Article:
Beginning your freshman year of college is the final symbolic cutting of the umbilical cord between you and your parents. Moving into a dorm, the first taste of freedom, separation from the rules and routine established and enforced in your own home; the world lies before you for the taking. For some, college is the first time you’ll have the freedom to choose what you want to eat every day or whether or not you want to actually fold your laundry.
Seemingly simple decisions such as these elicit excitement when you realize the undeniable creative reign you now have over your life. In making those decisions, it’s hard not to imagine the ripple effect of the choices you will make in the next four years. As daunting as that sounds, those decisions are incredibly vital to who you are to become. Everything from the friends you keep to how you align yourself politically is up for grabs. Rather than be intimidated by this, be encouraged by the limitless possibilities and freedom you have before you.
Spending 18 years in the same home, around the same people, it’s easy to find yourself attached or subscribing to certain beliefs, routines and habits. The political expectations and assertions of your parents may have been assumed your whole life, and in the political climate we are in now, it can be comforting to cling to those same familiar ideas. However, college is the perfect opportunity to branch out and consider new things. Making a conscious effort to educate yourself on the unfamiliar can greatly impact your understanding of our country’s political environment. For much of the freshman class, recently having turned 18, this will be the first time you’re able to vote and partake in the election process. For this reason alone, exploring and developing your individual political beliefs is more important than ever. If you’ve ever found yourself biting your tongue listening to your parents discuss politics, or just have never even considered that there are more opinions those that of your family, now is the perfect time to explore what you may know little about. You can do this simply by researching political topics and staying more up to date on the news. Berry offers great on-campus resources for learning more about politics and even getting involved through various political and social awareness student organizations such as College Republicans and Young Democrats.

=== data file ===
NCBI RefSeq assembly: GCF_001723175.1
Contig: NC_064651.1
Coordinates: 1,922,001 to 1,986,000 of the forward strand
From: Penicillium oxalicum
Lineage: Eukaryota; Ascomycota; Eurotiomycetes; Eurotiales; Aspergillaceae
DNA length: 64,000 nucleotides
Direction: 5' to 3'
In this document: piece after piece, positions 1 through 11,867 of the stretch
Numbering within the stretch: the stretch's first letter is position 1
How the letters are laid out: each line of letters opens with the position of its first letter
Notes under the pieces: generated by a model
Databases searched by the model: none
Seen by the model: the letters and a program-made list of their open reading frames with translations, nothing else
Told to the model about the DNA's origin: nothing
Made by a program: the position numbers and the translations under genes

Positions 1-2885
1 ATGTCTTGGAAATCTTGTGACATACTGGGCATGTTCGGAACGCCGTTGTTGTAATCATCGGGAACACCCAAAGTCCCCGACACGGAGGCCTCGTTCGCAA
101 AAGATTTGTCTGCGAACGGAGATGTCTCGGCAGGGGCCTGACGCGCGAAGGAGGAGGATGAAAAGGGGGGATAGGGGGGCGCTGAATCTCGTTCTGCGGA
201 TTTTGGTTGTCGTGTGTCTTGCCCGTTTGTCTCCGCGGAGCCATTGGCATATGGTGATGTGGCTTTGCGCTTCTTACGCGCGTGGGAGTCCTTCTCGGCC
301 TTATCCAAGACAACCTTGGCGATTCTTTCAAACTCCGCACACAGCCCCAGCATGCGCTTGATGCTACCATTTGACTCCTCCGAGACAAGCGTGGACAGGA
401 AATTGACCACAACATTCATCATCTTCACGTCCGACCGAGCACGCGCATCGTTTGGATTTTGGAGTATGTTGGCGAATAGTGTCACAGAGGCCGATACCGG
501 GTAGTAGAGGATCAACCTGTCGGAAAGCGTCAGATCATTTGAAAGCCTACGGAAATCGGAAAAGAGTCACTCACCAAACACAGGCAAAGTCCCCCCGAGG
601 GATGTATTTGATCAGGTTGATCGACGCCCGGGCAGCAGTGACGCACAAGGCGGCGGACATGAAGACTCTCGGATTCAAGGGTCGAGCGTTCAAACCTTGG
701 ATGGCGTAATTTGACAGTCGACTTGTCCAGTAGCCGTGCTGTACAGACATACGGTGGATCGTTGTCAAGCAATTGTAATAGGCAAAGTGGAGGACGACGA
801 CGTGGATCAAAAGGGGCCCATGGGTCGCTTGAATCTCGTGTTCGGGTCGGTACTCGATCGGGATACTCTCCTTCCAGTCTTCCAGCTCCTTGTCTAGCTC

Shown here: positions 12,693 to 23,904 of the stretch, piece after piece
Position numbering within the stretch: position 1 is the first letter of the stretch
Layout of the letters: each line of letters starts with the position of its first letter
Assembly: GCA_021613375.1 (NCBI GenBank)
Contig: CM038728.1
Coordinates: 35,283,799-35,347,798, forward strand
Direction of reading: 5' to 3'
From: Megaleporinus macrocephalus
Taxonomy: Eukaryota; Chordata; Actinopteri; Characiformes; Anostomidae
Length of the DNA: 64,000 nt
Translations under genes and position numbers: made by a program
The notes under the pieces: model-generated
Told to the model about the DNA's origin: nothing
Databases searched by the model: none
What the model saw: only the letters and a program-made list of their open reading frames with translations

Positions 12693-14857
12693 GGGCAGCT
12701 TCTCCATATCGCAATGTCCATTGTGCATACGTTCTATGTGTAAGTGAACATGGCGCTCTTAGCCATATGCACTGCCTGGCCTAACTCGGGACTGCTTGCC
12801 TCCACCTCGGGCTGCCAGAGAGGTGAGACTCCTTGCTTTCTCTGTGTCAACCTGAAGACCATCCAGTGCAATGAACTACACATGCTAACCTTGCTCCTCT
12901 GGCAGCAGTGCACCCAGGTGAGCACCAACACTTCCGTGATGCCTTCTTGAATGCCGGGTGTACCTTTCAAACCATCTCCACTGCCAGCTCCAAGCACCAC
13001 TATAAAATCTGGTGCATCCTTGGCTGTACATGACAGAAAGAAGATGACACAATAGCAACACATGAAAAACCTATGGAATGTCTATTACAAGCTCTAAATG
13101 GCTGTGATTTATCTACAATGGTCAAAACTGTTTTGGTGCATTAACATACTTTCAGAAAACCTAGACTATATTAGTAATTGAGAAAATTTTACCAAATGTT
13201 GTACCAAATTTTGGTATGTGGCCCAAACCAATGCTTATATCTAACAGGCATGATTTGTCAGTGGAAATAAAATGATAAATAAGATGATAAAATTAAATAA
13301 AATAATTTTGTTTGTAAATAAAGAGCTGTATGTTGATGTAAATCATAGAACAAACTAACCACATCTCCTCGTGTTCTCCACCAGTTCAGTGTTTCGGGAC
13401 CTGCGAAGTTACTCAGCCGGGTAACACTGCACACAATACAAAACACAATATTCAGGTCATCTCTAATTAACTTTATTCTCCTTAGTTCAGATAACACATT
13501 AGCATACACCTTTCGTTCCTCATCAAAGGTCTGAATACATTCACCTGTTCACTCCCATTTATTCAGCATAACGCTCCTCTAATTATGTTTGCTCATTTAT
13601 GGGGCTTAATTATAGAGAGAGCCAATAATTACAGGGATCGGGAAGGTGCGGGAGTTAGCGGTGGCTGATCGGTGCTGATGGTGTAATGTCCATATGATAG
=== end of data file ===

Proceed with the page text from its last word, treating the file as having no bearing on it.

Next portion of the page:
Outside of political education, college also provides a great environment for exploring and creating your own spiritual identity. Some may come from homes where religion is strictly enforced, no questions asked. Others may come from homes where a spiritual aspect was never something that was discussed. Regardless of your background, if religion is something you’re interested in, Berry’s student organizations act as great resources for education and exposure to multiple religious groups across various religions. These student organizations act both as ways to learn more about beliefs you may not fully understand or be familiar with, and outlets to get involved and find community.
While religion and politics seem to be serious inquiries to undertake your freshman year, there are plenty of other decisions and actions you can make which would aid in further developing your own sense of self and identity. Everything from intramural sports to getting involved in service groups on campus are greats means of self-discovery. Even from the smallest hobbies or interest, you learn things about yourself which are constructive in your journey to adulthood.
Developing and growing into your own identity and creating a feeling of individuality can only come from a willingness to experience and take in what’s new around you. While it may be comfortable and easy to continue in the beliefs and routine you’ve known your whole life, in that you’ll miss out on the possibilities of independence which college offers. This isn’t just a call to action for incoming freshmen either. It’s never too late to learn something new or take up a new hobby or interest. Don’t let a desire for comfort keep you from taking advantage of the liberty college provides.
The Carrier’s editorial opinion represents the views of the senior leadership of the Campus Carrier and Viking Fusion news staff.